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The Slackers Guide to a Succesful Life Part 1

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I am a slacker. I am by nature a lazy person. I also get stuff done. I didn’t used to. Just in case there is anyone else who suffers from the same affliction of “just don’t wanna do JACK” that I do, I’d like to share I couple things that it has taken 30 + years to figure out.

1) Set Small goals and work in short increments

A 15 minute Bible study time is better then none at all. It is easier to write 1000 words a day then to set some empheral goal of finnishing a book in a year. Getting the dishes washed by 3pm is better then setting out to clean the kitchen at 9AM and giving up halfway through. I used to want to do great things. Now I do lots of little things that eventually add up.

2) Forget perfection.

I don’t like to clean, but I do it because I love my family. I used to be really stressed out because I felt like there was some really high bar for how the houses of “good mommies” looked and I never met it. I didn’t even know how. I’d get frusterated at the little messes that are just a part of life with kids, especailly on a farm. I realized that I wasn’t working to please my family or God, just trying to measure up to my idea of what other people did. Now I have my routine and do it. If the house looks good or bad at any given moment- that’s just life

3) Get a routine and stick to it.

Don’t let yourself be ruled by stress or drama or fear of others. Come up with a common sense routine and stick to it- no matter what is going on with the rest of the world.

Mine is something like this:

Devotions at 9

Kids school in morning.

Clean kitchen at 3 and after supper

put on 1-2 loads of wash a day.

Excersize with Em 4 days a week

Write 1000 words a day.

Some weeks I never get to mopping the floor. Some weeks a lot of extra stuff gets done. I know though, no matter what, the the dishes and laundry will be caught up, the kids will be physically and spiritually fed, and I will be workingon something that makes me happy. It’s enough.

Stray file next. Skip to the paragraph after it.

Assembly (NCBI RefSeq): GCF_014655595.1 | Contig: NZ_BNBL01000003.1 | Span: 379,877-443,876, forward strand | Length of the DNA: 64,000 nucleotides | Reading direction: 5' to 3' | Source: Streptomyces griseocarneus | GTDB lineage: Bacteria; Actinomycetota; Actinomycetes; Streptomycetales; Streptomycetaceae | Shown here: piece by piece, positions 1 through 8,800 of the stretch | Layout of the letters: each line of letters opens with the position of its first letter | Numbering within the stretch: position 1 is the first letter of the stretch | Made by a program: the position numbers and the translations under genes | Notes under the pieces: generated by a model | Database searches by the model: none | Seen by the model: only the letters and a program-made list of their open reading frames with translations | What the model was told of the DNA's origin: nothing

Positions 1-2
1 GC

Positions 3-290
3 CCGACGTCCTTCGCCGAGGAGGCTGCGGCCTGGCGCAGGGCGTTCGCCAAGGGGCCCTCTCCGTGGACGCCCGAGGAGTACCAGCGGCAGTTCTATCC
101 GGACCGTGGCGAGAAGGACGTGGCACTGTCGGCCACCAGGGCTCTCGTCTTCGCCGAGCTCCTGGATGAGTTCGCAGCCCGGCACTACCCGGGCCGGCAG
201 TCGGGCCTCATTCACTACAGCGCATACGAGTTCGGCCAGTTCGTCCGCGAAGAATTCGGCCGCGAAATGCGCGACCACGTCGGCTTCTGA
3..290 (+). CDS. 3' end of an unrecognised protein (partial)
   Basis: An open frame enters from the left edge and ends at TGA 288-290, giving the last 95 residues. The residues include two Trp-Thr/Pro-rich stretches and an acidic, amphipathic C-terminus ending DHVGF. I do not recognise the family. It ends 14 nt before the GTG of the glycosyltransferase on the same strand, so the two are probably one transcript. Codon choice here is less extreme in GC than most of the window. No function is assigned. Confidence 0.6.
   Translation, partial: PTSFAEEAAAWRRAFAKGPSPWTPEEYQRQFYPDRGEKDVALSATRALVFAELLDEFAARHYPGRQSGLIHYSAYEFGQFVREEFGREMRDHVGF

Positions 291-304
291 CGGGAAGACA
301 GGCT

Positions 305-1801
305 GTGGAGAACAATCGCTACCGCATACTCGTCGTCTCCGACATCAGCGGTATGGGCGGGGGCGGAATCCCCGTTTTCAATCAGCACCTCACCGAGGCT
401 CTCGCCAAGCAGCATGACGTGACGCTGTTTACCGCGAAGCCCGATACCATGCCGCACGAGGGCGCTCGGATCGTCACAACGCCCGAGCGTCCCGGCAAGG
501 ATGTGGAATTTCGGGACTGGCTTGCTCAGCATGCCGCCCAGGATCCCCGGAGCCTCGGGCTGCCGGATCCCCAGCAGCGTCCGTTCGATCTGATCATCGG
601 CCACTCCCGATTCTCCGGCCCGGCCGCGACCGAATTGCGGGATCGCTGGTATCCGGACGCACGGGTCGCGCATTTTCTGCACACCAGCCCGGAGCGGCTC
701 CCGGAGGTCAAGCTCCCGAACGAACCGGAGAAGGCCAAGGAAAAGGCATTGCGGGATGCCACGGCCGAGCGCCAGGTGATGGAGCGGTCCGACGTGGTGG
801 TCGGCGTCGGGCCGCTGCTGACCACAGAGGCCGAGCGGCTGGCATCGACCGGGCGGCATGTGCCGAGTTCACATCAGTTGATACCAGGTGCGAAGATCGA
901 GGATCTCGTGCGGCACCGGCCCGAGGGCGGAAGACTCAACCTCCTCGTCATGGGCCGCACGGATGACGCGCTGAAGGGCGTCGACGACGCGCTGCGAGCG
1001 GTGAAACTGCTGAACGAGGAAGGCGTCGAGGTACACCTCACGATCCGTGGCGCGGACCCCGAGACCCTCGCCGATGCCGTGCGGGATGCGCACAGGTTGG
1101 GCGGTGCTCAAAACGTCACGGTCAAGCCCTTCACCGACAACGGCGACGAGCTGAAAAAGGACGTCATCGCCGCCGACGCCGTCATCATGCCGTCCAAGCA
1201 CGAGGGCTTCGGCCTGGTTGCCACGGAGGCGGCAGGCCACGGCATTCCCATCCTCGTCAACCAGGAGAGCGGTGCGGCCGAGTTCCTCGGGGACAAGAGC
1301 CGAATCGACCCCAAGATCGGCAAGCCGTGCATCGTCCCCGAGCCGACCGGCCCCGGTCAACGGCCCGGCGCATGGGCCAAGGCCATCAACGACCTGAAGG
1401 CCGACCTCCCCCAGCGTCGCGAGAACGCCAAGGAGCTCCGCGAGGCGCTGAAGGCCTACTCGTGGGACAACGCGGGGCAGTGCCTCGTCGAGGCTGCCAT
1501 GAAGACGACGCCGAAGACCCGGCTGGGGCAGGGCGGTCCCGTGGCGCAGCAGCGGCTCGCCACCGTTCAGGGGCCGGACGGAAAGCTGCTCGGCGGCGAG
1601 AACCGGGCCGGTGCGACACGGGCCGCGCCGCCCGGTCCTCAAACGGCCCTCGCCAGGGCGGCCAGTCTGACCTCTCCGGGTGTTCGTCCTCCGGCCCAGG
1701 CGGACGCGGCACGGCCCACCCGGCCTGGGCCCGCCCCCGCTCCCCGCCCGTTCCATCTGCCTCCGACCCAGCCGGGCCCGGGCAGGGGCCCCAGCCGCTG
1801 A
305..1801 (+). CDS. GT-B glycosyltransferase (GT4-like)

Stay tuned on more tips how you too can be a successgul slacker…

Today in the Life

Had a slow morning. Right now I am listening to Emily read a Zoology lesson to the girls. We’ve done Bible time, and I’ve helped Emmy with her Shorter Catechism questions for confirmation class. Gracie may still be working on writing out a Bible verse from Isaiah that went with the “true God/true man” question from the Heidelberg. I’ll have to make sure she gets her math done.
I haven’t done spelling with the girls yet. Or had my own devotion time. I haven’t taken my vitamins or written my 1000 words for the day. A stack of dishes is calling me from the kitchen. I’m a little worried about the low temperatures (-20 with wind chill) called for tomorrow night and am trying to figure out how to help our chickens and goats stay warm. I’ve got a lot on the list and need to get moving.
For a moment though, I’ll savor my coffee and the warmth of the stove. I’ll listen to EM read. I’ll hold a child. The kids have eaten, the house is warm. What is important is being accomplished.

 

How I Met Your Father- A love Story

Today Shane and I celebrate 9 years of marriage.  We were married January 1, 2005

January, 15 years ago, we didn’t know each other. Shane had a house, the mailing business, and assorted room mates. He was able to use his home as a ministry to men who needed a place to stay. Sometimes he lived alone.  January, 15 years ago, I was getting ready to throw up my hands and declare my family situation hopeless. It was pretty messed up. I was working at Good Shepherd with some of Shane’s family members, but I didn’t really know it at them time. I’d never heard of Shane. He’d never heard of me.

13 years ago ,January, I moved to Texas. I never planned on coming back. Shane had stocked up on Y2K supplies the year before. He was still doing the mail business, he had some goats, and he had pretty much come to terms with the fact that he was a lifelong bachelor.